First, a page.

Calling it a victory for privacy rights, civil rights advocates hailed a U.S. Supreme Court ruling that requires law enforcement officials to obtain a search warrant before they can attach a GPS tracking device to a vehicle.
Calling it a significant victory for privacy rights, civil rights advocates Monday hailed a U.S. Supreme Court ruling that requires law enforcement officials to obtain a search warrant before they can attach a GPS tracking device to a vehicle.
But they expressed some disappointment over the court's decision to leave untouched the broader issue of whether police are required to obtain search warrants for all kinds of geo-location tracking technologies, such as cellphone tracking systems or RFID tags.
The ruling sends a clear message that the court will not allow "technology advances to erode the constitutional right to privacy," said Gregory Nojeim, senior counsel at the Center for Democracy and Technology (CDT).
"The elephant in the room is the standard that law enforcement must meet for tracking individuals using cellphone tower data" and other tracking mechanisms, he added.
In a 9-0 ruling Monday, the justices held that attaching a GPS device to an individual's vehicle and using it to monitor the vehicle's movement constitutes a search and seizure under the Fourth Amendment and therefore requires a search warrant.
The ruling involves Antoine Jones of Washington, who was convicted in 2008 and sentenced to life in prison for possessing and conspiring to distribute more than 50 kilograms of cocaine.
Key government evidence in the case was gathered via a GPS tracking device that was surreptitiously attached to Jones' Jeep Cherokee and used by the FBI to track his movements for about a month.
Jones had argued that the evidence used against him should be suppressed because it was gathered without a search warrant.
The government contended that the GPS tracking was akin to observing activity in a public space and therefore required no warrant.
In its 34-page ruling, the court rejected the government's argument and likened the warrantless tracking to a trespass on physical property.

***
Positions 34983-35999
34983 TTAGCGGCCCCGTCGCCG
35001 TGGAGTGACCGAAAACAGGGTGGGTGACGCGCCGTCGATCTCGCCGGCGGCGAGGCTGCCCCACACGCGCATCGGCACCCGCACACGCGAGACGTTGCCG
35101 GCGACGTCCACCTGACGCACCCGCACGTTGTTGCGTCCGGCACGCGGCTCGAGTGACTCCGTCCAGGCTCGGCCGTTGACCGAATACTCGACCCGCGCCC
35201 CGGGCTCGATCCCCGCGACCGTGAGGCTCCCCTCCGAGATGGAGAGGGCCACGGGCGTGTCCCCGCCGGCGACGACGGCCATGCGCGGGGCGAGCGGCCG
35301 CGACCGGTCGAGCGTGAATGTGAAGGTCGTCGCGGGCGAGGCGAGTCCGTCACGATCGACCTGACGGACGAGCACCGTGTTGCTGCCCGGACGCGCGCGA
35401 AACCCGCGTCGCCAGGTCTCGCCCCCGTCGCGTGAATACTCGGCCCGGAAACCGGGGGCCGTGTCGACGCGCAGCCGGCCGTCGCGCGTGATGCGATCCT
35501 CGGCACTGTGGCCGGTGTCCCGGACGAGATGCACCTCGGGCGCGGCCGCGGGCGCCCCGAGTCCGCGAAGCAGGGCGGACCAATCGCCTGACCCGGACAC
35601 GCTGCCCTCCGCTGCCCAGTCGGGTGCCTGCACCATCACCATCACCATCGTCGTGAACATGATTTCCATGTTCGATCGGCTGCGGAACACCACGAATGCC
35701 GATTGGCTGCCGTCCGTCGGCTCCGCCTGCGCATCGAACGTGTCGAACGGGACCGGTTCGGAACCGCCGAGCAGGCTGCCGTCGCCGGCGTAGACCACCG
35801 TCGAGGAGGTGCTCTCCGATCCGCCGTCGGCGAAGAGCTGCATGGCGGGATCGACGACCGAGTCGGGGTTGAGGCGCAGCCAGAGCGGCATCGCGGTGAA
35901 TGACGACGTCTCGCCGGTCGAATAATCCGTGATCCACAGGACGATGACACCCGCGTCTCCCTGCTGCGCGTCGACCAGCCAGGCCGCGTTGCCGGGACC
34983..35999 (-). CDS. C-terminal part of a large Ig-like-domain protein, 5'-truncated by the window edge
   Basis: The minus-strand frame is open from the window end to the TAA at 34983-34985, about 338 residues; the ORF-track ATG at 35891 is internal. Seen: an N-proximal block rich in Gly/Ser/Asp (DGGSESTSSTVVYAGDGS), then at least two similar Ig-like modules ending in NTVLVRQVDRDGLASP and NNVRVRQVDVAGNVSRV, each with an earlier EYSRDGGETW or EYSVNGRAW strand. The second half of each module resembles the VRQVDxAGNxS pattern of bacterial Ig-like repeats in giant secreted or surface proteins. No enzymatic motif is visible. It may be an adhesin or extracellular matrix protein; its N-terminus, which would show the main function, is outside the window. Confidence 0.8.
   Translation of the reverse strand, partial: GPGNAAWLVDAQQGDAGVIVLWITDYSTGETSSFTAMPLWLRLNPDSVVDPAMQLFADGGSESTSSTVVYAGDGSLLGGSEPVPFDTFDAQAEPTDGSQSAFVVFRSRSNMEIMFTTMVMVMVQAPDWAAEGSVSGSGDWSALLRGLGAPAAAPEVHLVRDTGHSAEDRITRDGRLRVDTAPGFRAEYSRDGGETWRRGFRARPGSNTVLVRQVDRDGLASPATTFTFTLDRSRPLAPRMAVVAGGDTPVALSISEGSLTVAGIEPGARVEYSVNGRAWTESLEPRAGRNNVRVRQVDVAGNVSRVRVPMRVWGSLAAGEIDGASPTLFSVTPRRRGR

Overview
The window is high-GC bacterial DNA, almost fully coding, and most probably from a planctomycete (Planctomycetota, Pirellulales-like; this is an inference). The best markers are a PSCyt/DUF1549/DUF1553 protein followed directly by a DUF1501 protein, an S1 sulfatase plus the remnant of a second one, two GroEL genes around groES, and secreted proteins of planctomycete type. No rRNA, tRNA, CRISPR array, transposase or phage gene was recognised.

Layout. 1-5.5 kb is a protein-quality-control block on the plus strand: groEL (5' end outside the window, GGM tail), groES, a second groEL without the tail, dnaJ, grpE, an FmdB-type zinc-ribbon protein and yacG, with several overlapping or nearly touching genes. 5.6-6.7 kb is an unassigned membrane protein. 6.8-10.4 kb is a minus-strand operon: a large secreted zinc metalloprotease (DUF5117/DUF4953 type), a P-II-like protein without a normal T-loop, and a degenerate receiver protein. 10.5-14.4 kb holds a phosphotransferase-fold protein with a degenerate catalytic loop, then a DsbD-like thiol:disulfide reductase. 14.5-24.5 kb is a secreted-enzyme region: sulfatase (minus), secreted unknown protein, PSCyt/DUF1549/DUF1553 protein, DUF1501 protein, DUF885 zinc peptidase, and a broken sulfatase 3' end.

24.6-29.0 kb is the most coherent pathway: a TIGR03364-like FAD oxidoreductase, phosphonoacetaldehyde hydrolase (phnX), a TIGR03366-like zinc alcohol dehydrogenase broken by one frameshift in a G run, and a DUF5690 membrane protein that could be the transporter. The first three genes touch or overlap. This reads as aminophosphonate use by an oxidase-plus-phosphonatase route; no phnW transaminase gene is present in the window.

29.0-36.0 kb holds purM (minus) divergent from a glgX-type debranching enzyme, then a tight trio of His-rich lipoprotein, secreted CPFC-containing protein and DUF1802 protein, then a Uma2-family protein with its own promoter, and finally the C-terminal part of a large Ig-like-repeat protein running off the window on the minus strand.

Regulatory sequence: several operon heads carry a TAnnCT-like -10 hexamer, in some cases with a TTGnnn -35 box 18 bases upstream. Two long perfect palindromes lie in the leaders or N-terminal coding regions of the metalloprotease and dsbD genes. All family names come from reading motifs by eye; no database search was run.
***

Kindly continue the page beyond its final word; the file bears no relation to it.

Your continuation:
Writing for the court, Justice Antonin Scalia held that "the government's installation of a GPS device on a target's vehicle, and its use of that device to monitor the vehicle's movements, constitutes a 'search'." However, the court stayed away from addressing the issue of whether warrants are needed for other kinds of digital monitoring.
"We may have to grapple with these 'vexing problems' in some future case where a classic trespassory search is not involved," Scalia wrote. "But there is no reason for rushing forward to resolve them here."
The Jones case has attracted widespread interest from organizations such as the American Civil Liberties Union, the Constitution Project, the Cato Institute, Yale Law School and others. Several interested parties, including Roger Easton, the principal inventor of GPS technology, had filed an amicus brief arguing against warrantless GPS tracking.
Marc Rotenberg, executive director of the Electronic Privacy Information Center (EPIC) called the ruling "a landmark decision for privacy.
"The Supreme Court made clear that, at a minimum, the police may not install a tracking device on a vehicle or other private property without a warrant," Rotenberg said. "And the justices sent a strong message that the routine surveillance of private conduct would remain subject to Fourth Amendment standards."
The ruling will have an impact on any pending cases where a GPS device was attached to a vehicle without a warrant, Rotenberg added. "The court has said the search is impermissible," he said. "That is now settled law."
What the Supreme Court needs to address next is whether warrants are required for all types of location tracking and not just for those specifically involving GPS devices attached to vehicles, said Sharon Bradford Franklin, senior counsel for the Constitution Project.
"We are slightly disappointed that the majority did not consider the question," Franklin said. "The concurrence by [Justice Samuel] Alito does analyze the case in that manner and concludes that pervasive tracking invades a reasonable expectation of privacy," she said.
However, the ruling itself only deals with the constitutionality of the issues raised by this one specific case, she said.
The CDT's Nojeim noted that four concurring justices in Monday's ruling make it clear that they believe search warrants are also required for other types of real-time location tracking.
He too noted Alito's comments on the need for warrants for real-time tracking of location using a GPS or cell tower data. Alito's opinion "expressly invites Congress to step in" and craft legislation mandating such warrants, Nojeim said.
Jaikumar Vijayan covers data security and privacy issues, financial services security and e-voting for Computerworld. You can follow Jaikumar on Twitter at @jaivijayan or subscribe to Jaikumar's RSS feed . His email address is email@example.com .
Read more about privacy in Computerworld's Privacy Topic Center.
This story, "Supreme Court GPS ruling called a win for privacy" was originally published by Computerworld.